Design and documentation journal for my interactive fiction (text games); also reviews and other miscellaneous stuff.

Monday, October 4, 2010

IF Comp 2010: East Grove Hills

Normal warnings and disclaimers apply - here be spoilers (sort of) and general first impressions of East Grove Hills, which is totally one of those teenage shows on Television Without Pity, like Dawson's Creek or Seventh Heaven.  (Is Seventh Heaven on TWP?  It should be.)  I got this amazing ginger orange sauce this week.  It is good on everything.  I am thinking of making beef stirfry.  Cabbage has a lot of vitamin C in it, and peppers were on sale.  Mmm.  Now I'm hungry.  (The risk of writing spoiler-free paragraphs?)

-- East Grove Hills --

HA, I was right!  High school.  Wow.  That never happens to me.  This one I'm playing online, so no transcript.  That makes me sad, but not sad enough to break the encryption on a library computer to download Frotz. 

Huh.  Interesting.  EGH is written in past tense, which is an interesting choice, especially since it jumps back and forth in time a lot.  It's not entirely successful.  The plot consists of little vignettes around a central event, sort of like Photopia, although the viewpoint remains stable.  The opening is strong, but the lack of interaction really detracts.  The story is structured around an implacable clock: things take place at a certain time.  This is kind of neat, but pretty much anything you type, successful or not, advances the clock.  I spent a lot of play typing three things, then undoing them, then trying something else. 

So few of these were successful that by the time I got to the point where the game hinted broadly that I might be able to save a life, I was not very hopeful.  Indeed, I utterly failed to save anyone.  Not really surprising, given that the main character is a high school student.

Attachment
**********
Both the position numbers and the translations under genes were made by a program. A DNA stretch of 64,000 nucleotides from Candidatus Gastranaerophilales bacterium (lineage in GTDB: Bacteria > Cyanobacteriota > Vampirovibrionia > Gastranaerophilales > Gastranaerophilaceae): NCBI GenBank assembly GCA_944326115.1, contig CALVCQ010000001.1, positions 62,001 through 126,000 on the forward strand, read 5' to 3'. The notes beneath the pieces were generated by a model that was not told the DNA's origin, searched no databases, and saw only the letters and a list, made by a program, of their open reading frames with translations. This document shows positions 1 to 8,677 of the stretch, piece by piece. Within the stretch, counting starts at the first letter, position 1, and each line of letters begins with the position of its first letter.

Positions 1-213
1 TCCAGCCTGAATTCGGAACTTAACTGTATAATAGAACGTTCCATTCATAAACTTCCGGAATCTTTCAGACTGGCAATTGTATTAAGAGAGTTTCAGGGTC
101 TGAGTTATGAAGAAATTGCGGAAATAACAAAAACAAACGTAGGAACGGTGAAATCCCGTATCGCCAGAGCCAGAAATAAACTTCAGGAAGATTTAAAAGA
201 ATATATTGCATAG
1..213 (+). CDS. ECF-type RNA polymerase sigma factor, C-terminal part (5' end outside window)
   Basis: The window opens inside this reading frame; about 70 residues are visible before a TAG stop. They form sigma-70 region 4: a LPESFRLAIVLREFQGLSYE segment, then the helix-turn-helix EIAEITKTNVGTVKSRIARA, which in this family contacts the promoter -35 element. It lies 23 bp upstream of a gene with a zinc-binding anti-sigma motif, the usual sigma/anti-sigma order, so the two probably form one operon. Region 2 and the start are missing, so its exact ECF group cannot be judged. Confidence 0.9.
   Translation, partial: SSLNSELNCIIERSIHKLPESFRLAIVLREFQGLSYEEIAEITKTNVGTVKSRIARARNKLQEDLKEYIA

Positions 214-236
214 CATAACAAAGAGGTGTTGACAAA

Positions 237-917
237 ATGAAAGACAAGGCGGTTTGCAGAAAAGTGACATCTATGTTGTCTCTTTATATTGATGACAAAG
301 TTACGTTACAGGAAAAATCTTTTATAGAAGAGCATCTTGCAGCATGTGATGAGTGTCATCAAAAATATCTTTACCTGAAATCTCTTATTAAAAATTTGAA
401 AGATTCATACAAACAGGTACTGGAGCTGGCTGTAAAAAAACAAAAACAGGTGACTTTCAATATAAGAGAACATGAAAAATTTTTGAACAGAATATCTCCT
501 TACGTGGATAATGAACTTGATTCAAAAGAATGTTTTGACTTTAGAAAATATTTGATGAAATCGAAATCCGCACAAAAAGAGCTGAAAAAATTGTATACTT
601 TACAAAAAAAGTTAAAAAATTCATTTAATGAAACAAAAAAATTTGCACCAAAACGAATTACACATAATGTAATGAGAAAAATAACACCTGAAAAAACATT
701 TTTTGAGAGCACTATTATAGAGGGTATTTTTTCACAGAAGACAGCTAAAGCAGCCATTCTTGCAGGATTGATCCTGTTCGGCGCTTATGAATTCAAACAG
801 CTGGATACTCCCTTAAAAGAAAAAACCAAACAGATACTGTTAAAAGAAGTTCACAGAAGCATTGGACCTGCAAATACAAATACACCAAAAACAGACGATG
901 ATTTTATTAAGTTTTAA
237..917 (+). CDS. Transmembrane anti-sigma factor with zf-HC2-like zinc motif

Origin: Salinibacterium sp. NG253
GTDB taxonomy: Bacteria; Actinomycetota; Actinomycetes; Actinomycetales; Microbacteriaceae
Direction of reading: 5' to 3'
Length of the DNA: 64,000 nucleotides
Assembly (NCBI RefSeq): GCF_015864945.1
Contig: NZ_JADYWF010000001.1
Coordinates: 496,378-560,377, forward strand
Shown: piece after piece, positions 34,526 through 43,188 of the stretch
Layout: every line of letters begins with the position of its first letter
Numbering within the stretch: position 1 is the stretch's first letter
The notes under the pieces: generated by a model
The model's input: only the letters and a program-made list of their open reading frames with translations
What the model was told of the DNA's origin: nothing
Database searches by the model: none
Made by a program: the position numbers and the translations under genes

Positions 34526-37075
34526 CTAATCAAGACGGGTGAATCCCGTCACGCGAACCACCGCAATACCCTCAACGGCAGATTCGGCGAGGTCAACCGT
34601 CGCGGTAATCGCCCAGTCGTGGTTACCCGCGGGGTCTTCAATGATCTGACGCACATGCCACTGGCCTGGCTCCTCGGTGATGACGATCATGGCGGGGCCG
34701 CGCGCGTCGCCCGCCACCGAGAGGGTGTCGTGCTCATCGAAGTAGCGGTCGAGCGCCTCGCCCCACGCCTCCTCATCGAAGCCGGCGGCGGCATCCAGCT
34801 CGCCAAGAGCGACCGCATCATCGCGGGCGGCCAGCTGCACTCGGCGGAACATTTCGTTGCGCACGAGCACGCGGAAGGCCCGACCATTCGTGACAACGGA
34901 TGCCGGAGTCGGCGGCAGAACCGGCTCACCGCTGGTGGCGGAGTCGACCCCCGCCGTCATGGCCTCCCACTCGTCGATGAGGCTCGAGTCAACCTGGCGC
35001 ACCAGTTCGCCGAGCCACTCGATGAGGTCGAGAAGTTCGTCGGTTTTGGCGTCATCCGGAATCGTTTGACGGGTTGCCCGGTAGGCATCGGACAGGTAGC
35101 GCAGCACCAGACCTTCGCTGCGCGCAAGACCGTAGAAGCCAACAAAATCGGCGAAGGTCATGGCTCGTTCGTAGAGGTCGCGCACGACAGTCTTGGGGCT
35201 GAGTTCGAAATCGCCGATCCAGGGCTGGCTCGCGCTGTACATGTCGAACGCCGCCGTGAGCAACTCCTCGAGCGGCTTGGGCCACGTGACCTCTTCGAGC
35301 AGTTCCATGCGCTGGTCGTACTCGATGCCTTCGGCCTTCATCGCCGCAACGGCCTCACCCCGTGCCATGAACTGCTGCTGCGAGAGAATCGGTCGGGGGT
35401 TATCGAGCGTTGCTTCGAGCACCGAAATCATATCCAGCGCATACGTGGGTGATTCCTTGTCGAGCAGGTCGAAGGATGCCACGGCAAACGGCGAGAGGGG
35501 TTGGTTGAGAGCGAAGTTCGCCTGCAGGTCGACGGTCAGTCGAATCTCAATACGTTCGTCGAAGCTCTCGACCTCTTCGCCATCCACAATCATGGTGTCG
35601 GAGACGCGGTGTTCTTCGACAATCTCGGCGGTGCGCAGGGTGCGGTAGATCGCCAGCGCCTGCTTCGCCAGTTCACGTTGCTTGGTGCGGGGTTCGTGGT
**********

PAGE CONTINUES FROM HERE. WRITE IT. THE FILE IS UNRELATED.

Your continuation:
The author went to the trouble of rewriting the default responses, which really helped with emersion; unfortunately, pretty much nothing I wanted to do in response to the shooting/bombing helped.  I couldn't help, or hug my dying sister.  I couldn't try to talk the gunners down.  Which . . . is realistic, I guess, but feels so uninteractive that I wonder why I'm playing. 

The other big issue I had was with dialogue.  There's a relatively large quantity of dialogue, but most of it is railroaded.  Ignore a question by "saying nothing", and the game will offer you the same responses again, rather than advancing the conversation in any meaningful way.  A lot of it is pretty stilted (given a humorous nod by the game text itself, which breaks the fourth wall so often they must have the repairman on speed dial.  Bad-dum-dump-chh!).  I think my favorite line was "So let's get to work or something," a line I'm fully intending to utilize at my next project planning meeting. 

And yet . . . I found myself a little charmed.  The game itself needs work, no bones about it, but it tries to be innovative in a couple small ways, and it has a kind of offbeat quirkiness to it that's engaging, although the game itself doesn't follow through enough to be satisfying.

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